The Death of Private Homebuilders?

John McManus (www.housingcrisis.com) is always an interesting and worthwhile read, particularly his two most recent entries (PRIVATE HOMEBUILDERS MOMENT OF TRUTH APPROACHES WITH 2ND HALF OF 2010 and ORLEANS HOMEBUILDERS FILES VOLUNTARY CHAPTER 11).

Orleans Homebuilders, of course, is a publicly-held company.

One of John’s points: “Private home builders are in a fix because most of them depend heavily on banks, and banks are in a fix. The recent increase in the Fed Discount Rate doesn’t mean a lot to most of us, but it certainly doesn’t bode well for businesses that draw on bank capital with the intensity that home builders do. If it’s more expensive for banks to borrow, it’s going to be more expensive for their commercial customers to do so, one way or another, and it will be in shorter supply.”

One can debate the ultimate winner of this seeming game of chicken between builders and their lenders (include the FDIC if you want to triangulate it). Perhaps survivor would be a better term. Or, maybe, it is just some financial version of the Circle of Life, in which new versions of builders and TARP-less banks emerge as new creatures, eerily traversing the post-apocalyptic landscape, past the skeletons of the previous Era of Homebuilder Entitlement.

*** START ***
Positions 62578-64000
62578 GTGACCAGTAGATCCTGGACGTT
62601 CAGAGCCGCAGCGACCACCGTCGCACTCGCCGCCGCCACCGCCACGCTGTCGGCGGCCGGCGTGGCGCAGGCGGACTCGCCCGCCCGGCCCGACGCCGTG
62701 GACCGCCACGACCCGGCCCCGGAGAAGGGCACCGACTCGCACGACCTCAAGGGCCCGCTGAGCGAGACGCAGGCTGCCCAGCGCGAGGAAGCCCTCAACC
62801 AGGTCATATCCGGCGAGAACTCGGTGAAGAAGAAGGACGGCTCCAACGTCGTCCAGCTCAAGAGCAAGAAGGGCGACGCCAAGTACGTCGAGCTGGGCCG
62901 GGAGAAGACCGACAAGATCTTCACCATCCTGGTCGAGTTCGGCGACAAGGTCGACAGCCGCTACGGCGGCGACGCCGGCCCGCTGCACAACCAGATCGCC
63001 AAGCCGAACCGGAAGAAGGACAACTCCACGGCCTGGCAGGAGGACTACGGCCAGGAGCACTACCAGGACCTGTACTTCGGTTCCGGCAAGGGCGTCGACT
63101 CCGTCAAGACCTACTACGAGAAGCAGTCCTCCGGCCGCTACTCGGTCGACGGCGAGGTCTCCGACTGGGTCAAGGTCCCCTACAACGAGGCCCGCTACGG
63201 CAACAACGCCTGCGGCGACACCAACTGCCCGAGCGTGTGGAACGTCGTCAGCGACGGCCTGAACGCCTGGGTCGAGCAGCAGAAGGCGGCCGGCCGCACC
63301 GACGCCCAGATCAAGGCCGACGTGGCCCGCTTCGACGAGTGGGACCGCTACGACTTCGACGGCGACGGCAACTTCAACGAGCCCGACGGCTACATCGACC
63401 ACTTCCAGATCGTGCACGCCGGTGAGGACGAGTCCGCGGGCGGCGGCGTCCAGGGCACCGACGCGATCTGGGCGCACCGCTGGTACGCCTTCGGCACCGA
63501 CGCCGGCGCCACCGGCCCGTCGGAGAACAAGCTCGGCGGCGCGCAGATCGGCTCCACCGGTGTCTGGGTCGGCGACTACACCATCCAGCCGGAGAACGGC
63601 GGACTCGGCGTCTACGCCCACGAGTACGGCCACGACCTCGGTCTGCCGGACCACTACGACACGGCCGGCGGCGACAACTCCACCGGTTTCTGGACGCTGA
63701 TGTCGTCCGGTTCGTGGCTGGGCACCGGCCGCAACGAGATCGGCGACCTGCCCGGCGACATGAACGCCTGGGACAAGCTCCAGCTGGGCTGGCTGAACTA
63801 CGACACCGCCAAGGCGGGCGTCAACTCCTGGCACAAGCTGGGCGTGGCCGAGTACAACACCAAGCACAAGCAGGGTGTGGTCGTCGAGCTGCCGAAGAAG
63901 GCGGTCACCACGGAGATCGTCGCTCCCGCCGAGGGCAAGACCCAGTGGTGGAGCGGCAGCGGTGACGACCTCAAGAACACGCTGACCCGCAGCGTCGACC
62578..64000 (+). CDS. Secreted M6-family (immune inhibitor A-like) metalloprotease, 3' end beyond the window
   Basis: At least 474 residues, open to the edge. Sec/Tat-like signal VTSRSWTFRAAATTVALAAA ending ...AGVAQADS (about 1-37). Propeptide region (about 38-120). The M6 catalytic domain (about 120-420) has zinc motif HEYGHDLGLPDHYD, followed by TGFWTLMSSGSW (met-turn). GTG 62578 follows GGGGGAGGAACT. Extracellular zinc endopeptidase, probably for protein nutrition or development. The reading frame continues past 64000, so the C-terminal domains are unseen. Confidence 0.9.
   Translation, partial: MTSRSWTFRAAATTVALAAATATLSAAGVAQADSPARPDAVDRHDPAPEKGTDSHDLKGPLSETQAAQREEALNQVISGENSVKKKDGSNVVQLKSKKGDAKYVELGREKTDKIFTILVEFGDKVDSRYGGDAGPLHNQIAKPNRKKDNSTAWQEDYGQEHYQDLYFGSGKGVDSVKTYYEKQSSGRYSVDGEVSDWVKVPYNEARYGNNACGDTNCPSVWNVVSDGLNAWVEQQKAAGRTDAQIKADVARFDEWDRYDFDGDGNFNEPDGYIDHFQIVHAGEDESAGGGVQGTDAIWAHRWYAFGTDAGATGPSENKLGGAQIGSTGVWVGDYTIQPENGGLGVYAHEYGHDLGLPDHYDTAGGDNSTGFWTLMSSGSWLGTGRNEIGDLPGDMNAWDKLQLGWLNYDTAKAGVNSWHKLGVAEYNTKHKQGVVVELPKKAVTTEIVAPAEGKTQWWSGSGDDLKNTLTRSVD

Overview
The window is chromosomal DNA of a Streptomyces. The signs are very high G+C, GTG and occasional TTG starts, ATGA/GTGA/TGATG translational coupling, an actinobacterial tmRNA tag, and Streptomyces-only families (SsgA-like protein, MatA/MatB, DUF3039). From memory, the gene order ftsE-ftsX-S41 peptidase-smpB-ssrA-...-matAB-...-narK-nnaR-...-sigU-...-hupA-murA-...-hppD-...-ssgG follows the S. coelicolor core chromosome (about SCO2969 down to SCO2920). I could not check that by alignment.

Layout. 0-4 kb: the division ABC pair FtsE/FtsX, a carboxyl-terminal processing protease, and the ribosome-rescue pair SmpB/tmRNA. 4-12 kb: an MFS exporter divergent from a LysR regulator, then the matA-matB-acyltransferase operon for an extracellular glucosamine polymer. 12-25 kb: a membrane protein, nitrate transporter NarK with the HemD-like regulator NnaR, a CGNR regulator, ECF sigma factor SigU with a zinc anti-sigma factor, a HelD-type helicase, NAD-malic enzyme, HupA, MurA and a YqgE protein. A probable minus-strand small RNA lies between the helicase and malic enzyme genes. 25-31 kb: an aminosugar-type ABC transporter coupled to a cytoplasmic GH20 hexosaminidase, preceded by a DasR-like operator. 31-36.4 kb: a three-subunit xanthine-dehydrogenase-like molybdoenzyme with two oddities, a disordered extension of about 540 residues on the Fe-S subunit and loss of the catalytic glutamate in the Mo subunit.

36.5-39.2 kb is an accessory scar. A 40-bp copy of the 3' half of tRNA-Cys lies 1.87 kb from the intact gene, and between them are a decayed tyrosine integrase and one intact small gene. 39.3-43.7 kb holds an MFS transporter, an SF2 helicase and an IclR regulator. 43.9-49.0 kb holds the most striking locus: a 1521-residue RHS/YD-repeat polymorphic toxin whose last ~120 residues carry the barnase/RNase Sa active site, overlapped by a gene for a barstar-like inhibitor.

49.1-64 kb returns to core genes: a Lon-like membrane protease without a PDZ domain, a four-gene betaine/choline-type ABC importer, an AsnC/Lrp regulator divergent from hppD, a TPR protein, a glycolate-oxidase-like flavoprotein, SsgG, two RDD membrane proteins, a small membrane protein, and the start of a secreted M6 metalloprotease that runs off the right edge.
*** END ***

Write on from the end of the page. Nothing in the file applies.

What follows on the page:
Long, long ago, before I became a builder, before I became a consultant, I was a banker, more specifically, a commercial and real estate lender. I have long memories from being on the other side of the table, but my most vivid recollection, from the disaster that was playing out in 1982, was the observation/advice offered by my Dad, who was also a banker:

“Son, leverage is something that makes good times better and bad times worse”.

The jury is maybe still out, maybe for awhile longer, but “out” is the operative term, the words of builders and lenders to each other echoing like the lyrics of an old Hall and Oates song: “You’re out of touch. I’m out of time.”

In mid-2009, I posted an entry to “Escape from Averageness”, titled “Apocalypse Now: Is a Shattered Industry What it Takes?”. It is archived. You can read it again. But, it bears repeating. Two of the points about our vision of this post-apocalyptic Fixed Residential Investment landscape were that it would be one in which builders achieve 6:1 Inventory Turns, and therefore, need negligible working capital for production operations, and one in which cash on the Balance Sheet is not the defining competitive advantage.

To which , I would add, it would be one in which builders do not even use debt financing for land and lots, let alone allow it on their Balance Sheet.

We shall see.